What's Good for Chrysler: A Restructuring That Wall Street Could Use
There's creative destruction -- economist Joseph Schumpeter's term for the normal churnings of capitalism -- and then there's destructive destruction. Anyone interested in the latter should pay close attention to the arguments being made in federal bankruptcy court by attorneys for the hedge funds that held out for more in the Chrysler bankruptcy deal.
Thomas Lauria, who represents those funds, argued Monday that the court should block the federal bridge loan that will keep Chrysler afloat during the bankruptcy proceedings. As Judge Arthur Gonzalez noted in denying Lauria's request, blocking the loan would force Chrysler (and, he could have added, many of its suppliers and dealers) to liquidate -- throwing tens (perhaps hundreds) of thousands of Americans out of work during the most serious recession since the 1930s and terminating medical benefits to tens of thousands of Chrysler retirees. Liquidation would also compel the American public to write off the loans the government has made to the company, rather than become shareholders in the slimmed-down Chrysler, as the Treasury's plan suggests.
But the public, the retirees, the dealers, the suppliers and the workers be damned. Liquidation is what the hedge funds want, on the theory that they could realize more than what the Treasury's plan offered them, from the sale of -- well, it's not clear what they think Chrysler can sell off at a decent price. Old auto factories in Michigan and Indiana? Who would buy them? To what end?
If the hedge funds are standing on principle, it's the principle that holders of secured debt should always have first claim to a bankrupt company's assets. But if they thought the administration would honor their claims above those of the public and other Chrysler stakeholders, they didn't do their due diligence about the Treasury officials who are in charge of restructuring the auto industry. In particular, they missed a 2006 speech delivered to a group of investors by Ron Bloom, the onetime investment banker who left Wall Street for the Steelworkers union, which he represented in scores of steel company restructurings, and whom President Obama tapped, along with Steve Rattner, to head up the administration's auto task force.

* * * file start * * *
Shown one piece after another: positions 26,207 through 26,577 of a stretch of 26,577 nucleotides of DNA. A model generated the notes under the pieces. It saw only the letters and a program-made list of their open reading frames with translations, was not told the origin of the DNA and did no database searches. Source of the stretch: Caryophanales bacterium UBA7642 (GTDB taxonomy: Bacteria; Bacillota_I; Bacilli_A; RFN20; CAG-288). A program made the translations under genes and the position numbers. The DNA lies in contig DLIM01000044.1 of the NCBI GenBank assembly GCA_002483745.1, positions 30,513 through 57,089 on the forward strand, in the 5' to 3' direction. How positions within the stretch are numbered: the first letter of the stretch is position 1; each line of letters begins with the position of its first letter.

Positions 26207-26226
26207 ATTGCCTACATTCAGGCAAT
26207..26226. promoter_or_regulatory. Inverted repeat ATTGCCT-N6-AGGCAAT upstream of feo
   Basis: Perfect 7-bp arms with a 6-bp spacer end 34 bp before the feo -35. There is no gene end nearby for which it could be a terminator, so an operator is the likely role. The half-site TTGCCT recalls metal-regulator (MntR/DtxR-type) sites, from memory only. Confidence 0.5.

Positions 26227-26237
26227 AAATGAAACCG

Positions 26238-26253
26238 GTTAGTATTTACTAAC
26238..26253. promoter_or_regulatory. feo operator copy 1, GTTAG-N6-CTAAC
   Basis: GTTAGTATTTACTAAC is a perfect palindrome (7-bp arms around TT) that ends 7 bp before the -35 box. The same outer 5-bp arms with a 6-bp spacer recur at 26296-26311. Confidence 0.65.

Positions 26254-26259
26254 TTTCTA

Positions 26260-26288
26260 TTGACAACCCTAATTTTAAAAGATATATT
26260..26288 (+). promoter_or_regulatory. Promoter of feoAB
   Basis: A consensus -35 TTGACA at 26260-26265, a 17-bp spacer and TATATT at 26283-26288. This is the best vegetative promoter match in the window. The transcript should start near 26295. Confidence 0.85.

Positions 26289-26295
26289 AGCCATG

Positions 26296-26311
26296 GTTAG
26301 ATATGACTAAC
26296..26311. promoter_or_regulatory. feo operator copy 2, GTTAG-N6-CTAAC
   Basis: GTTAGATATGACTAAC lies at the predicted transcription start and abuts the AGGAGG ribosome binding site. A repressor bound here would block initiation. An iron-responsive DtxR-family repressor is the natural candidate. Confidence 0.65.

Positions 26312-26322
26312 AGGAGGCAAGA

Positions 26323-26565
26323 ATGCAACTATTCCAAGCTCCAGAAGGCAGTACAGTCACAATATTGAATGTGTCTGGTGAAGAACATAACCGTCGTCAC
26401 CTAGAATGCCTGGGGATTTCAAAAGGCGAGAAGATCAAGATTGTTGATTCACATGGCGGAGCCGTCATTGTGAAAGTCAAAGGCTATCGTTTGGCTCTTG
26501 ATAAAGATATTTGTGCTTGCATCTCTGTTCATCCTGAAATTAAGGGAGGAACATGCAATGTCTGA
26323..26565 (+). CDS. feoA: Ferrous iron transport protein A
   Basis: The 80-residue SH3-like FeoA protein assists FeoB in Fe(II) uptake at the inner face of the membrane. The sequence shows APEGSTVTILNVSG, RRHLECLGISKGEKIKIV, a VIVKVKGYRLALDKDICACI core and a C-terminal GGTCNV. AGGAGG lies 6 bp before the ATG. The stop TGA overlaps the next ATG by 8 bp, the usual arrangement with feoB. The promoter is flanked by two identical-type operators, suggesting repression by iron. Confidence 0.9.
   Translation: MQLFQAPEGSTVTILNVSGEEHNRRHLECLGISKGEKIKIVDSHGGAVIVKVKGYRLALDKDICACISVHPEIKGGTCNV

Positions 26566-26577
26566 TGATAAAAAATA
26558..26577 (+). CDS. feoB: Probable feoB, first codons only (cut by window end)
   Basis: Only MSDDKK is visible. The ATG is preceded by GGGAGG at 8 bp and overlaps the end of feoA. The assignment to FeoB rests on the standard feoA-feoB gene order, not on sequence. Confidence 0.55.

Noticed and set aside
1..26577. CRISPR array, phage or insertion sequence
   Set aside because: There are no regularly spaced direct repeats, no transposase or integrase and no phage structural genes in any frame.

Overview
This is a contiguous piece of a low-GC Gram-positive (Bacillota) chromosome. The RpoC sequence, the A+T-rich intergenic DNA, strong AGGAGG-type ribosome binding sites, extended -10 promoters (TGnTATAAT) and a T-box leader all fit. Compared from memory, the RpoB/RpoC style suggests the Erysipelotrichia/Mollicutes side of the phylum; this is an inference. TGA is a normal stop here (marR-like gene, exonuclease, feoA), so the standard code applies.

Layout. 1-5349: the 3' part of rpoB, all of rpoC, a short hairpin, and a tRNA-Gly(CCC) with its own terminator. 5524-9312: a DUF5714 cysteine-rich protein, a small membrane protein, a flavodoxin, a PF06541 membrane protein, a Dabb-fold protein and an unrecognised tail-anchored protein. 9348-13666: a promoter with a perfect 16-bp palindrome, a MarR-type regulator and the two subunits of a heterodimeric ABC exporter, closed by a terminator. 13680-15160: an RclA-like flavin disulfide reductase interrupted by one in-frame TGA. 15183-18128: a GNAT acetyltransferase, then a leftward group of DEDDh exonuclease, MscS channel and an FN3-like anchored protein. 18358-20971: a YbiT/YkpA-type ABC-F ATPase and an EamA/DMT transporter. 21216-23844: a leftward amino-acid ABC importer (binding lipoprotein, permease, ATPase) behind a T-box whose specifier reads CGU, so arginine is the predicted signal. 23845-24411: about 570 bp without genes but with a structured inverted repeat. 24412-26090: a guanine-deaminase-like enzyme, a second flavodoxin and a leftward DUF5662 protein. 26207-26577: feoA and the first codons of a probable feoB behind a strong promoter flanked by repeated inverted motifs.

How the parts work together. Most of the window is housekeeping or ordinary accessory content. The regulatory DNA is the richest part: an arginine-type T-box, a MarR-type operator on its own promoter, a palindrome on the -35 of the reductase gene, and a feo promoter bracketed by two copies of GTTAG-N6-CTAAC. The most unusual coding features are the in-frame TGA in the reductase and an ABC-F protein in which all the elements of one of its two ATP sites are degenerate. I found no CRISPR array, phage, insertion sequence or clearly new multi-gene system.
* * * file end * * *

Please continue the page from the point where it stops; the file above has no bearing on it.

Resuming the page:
The banks and bondholders that lend companies money, Bloom said, constantly track the value of the bonds they hold, which enables "those who like the risk-reward ratio to take it and those who don't to liquidate their position and move on." Compare that, Bloom went on, to the position of retirees who deferred wage claims so that they could have a pension and medical benefits in retirement. If the company can't honor those claims, the retiree, unlike the bondholder, can't "take the company's promise, convert it to its present value and sell it to someone who would like to own it."
The Treasury's plan for Chrysler, and its proposed plan for General Motors, gives those retirees stock in the company -- the only way to keep afloat their otherwise unredeemable investment in Chrysler (that is, their medical benefits). It gives the public a stake in the company in return for its loans. It scraps the old management and board of directors, and downsizes the company to a point where the government believes it can become profitable again. It requires that 40 percent of Chrysler's production be performed in the United States -- a perfectly sensible, if groundbreaking, condition from a government that is committed to preserving and boosting domestic manufacturing.
In other words, the Treasury's approach to the auto industry is equitable, responsible to taxpayers and economically sensible. It is also, in almost every particular, the diametric opposite of its approach to the banks. In return for its major loans to floundering auto companies too big and strategic to be allowed to go under, the Treasury opted for a structured bankruptcy, converting its loans to shares, ousting top executives, shrinking the companies. In return for its mega-loans to floundering banks that were also too big and strategic to fail, the Treasury has not opted for structured bankruptcy, has not converted its loans into shares, has not forced out top executives, has not moved to make banks smaller (save in its proposal to limit leverage). Indeed, its bailout of AIG rewarded bondholders such as Goldman Sachs to the detriment of everyone else.
Why the difference? Why compel the restructuring of one crucial industry and leave another, whose mismanagement all but brought down the world economy, basically untouched? Could it be that the leaders and folkways of American banking are familiar to the men who run the Treasury, while the leaders and folkways of the American auto industry are not -- meaning that they can assess Detroit more dispassionately than they can Wall Street? In short, where is the Treasury's Ron Bloom for banking?